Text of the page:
The 2018 audited financial statements of Lasaco Assurance Plc which was released last week Friday showed that the company had a good outing last year, with significant improvement across all the top and bottom lines. Gross written premium for the period rose by 35 percent from N6.67 billion in 2017 to N9.01 billion by December 2018. When the gross written premium was disaggregated, Lasaco Assurance generated N5.64 billion premium from non-life while N3.38 billion came from life assurance services. Net underwriting income of N5.22 billion in 2018 represented 31 percent increase over N3.99 billion earned in corresponding period in 2017.
The underwriting profit was more than doubled as it rose by 64 percent to N2.06 billion last year December as against N1.25 billion the company realised in 2017. Accordingly, 67 percent of the underwriting profit, or N1.39 billion was realised from the non-life services while 33 percent or N667.54 million came through life assurance services.
Investment income during the reference period was down by 14 percent to N753.68 million in 2018 compared with N874.67 million realised as at the end of 2017. Profit before tax at N958.20 million in 2018 witnessed 12 percent improvement when compared with N854.27 million made in corresponding period in 2017.
Profit after tax stood at N736.27 million while the total income of the year was N746.14 million as against N661.87 million and N527.29 million respectively in 2017, representing an increase of 64 percent over the 2017 bottom line.
Recall that in the last two weeks, Lasaco Assurance was one of the eleven companies the authorities of the Nigerian Stock Exchange (NSE) placed suspension on the trading of their shares following the breach of post listing rules, the announcement of its audited financial results for 2018 may or may not warrant the lifting of this suspension by the NSE, some industry analysts opined.
This is due to the fact that, presently, listed companies which abide strictly by the post listing rules have announced their closed periods for the announcements of their 2019 second quarter audited interim and unaudited financial statements.
Meanwhile, as last week Friday July 12, 2019, Lasaco Assurance Plc was yet to release its first quarter unaudited financial statement for the period ended March 31, 2019.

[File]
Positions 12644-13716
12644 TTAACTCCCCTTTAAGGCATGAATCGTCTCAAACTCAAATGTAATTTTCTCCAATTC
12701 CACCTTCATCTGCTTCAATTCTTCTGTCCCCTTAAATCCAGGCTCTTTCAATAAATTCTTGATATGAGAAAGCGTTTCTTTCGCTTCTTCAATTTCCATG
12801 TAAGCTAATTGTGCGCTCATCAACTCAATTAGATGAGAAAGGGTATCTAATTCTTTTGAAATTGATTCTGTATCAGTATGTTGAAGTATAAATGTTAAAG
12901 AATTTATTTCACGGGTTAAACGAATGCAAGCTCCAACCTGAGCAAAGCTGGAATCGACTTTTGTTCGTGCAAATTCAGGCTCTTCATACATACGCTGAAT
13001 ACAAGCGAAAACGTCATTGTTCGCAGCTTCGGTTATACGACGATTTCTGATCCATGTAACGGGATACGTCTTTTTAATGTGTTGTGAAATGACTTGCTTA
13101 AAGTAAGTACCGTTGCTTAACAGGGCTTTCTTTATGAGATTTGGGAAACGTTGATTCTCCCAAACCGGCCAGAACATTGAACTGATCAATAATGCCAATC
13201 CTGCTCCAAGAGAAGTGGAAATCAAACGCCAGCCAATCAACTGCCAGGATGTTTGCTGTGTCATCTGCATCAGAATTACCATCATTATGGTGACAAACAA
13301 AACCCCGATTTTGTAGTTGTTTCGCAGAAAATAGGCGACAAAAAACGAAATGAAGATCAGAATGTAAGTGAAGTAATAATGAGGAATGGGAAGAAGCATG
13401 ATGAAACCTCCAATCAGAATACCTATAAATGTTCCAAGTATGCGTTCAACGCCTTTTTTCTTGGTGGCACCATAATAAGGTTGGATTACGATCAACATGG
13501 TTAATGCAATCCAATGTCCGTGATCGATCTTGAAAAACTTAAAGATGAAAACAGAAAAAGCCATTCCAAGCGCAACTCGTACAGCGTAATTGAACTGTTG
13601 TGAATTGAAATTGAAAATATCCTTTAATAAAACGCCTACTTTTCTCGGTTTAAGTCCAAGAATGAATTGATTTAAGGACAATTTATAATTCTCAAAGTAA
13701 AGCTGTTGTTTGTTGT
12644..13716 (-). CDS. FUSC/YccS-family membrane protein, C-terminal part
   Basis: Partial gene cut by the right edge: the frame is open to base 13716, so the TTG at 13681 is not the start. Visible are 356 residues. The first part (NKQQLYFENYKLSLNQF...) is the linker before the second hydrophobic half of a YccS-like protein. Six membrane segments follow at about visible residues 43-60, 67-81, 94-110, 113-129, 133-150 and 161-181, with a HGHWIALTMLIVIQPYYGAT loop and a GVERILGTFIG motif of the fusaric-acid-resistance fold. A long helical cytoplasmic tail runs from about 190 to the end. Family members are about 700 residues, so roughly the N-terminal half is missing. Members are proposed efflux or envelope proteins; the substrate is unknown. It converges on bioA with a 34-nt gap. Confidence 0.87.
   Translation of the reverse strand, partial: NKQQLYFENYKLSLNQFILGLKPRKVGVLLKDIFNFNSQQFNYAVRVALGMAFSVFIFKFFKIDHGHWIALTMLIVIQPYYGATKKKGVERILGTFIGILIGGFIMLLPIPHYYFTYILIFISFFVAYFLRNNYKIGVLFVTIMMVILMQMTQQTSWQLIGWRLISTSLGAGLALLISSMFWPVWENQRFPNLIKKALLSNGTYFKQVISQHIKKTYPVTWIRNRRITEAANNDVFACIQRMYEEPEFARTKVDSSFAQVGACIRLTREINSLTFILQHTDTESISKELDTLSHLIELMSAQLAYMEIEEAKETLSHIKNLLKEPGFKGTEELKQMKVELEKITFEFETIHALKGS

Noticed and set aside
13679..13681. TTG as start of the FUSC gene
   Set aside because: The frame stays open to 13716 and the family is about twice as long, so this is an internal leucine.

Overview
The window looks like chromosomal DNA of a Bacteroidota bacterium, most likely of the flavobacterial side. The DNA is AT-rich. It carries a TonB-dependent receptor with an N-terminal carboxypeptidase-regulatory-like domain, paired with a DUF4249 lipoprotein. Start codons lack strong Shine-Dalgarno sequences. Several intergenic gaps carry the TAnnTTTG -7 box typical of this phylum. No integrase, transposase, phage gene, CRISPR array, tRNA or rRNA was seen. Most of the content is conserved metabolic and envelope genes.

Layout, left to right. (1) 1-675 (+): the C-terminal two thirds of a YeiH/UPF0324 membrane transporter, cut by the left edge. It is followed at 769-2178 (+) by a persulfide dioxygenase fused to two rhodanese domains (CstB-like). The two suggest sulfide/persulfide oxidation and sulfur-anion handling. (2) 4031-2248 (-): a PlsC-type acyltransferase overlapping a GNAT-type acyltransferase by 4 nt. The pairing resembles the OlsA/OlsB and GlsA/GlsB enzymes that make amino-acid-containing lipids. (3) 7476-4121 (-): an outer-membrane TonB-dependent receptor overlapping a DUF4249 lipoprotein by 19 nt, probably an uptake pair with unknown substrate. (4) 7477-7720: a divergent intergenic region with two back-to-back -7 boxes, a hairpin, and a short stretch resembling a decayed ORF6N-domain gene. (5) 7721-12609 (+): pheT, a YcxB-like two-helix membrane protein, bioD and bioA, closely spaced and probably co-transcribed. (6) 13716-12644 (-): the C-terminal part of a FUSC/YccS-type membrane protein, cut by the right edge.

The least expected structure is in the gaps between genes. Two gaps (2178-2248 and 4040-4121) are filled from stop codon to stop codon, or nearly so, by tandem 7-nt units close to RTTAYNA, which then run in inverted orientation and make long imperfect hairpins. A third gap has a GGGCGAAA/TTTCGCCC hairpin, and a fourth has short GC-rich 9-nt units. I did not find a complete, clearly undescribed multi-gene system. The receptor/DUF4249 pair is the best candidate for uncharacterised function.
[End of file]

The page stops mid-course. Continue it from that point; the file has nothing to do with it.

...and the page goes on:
“It will be difficult to say whether the release of the audited financial statement for 2018 will make the NSE to lift suspension on the trading of Lasaco shares. First, the public has to understand that the penalty imposed on the company is not an indication that it is not doing well. But rather, it has to do with not meeting certain post listing rules of the Nigerian Stock Exchange.
“If you look at the NSE now, most companies have announced their closed periods for the second quarter of 2019. What that implies is that Lasaco has two results it has release as a matter of urgency. So, it is left to the management of the NSE to determine whether or not the suspension will be lifted”, Jinad Ahmad, an analyst with Meristem Securities, said.
On April 23, 2019, a statement signed by Gertrude Olutekunbi, company secretary, indicated why Lasaco Assurance might not release its Q1 2019 results as t when due.
“This is to inform the Nigerian Stock Exchange (The Exchange), our distinguished shareholders and the general public that I-ASACO Assurance Plc (the Company) will be unable to file its 1st quarter unaudited financial statements for the period ended 31 March 2019, within the deadline of 30 April 2019.
“The request for extension of time is due to the fact that the Company is yet to file its Audited Financial Statements for the year ended 31 December 2018 (2018 AFS) as a result of the delays associated with the adoption and implementation of IFRS 9 on financial instruments and IFRS 4 (as amended) on insurance contract. The company is optimistic that the 1st Quarter accounts will be ready and will be released on or before 29th July, 2019”, the company said.
Canon Properties and Investment Limited controlled 10.44 percent stake in the company; Ibile Holdings, 27.65 percent while Nigerian citizens and association control 61.91 percent as at December 31, 2018.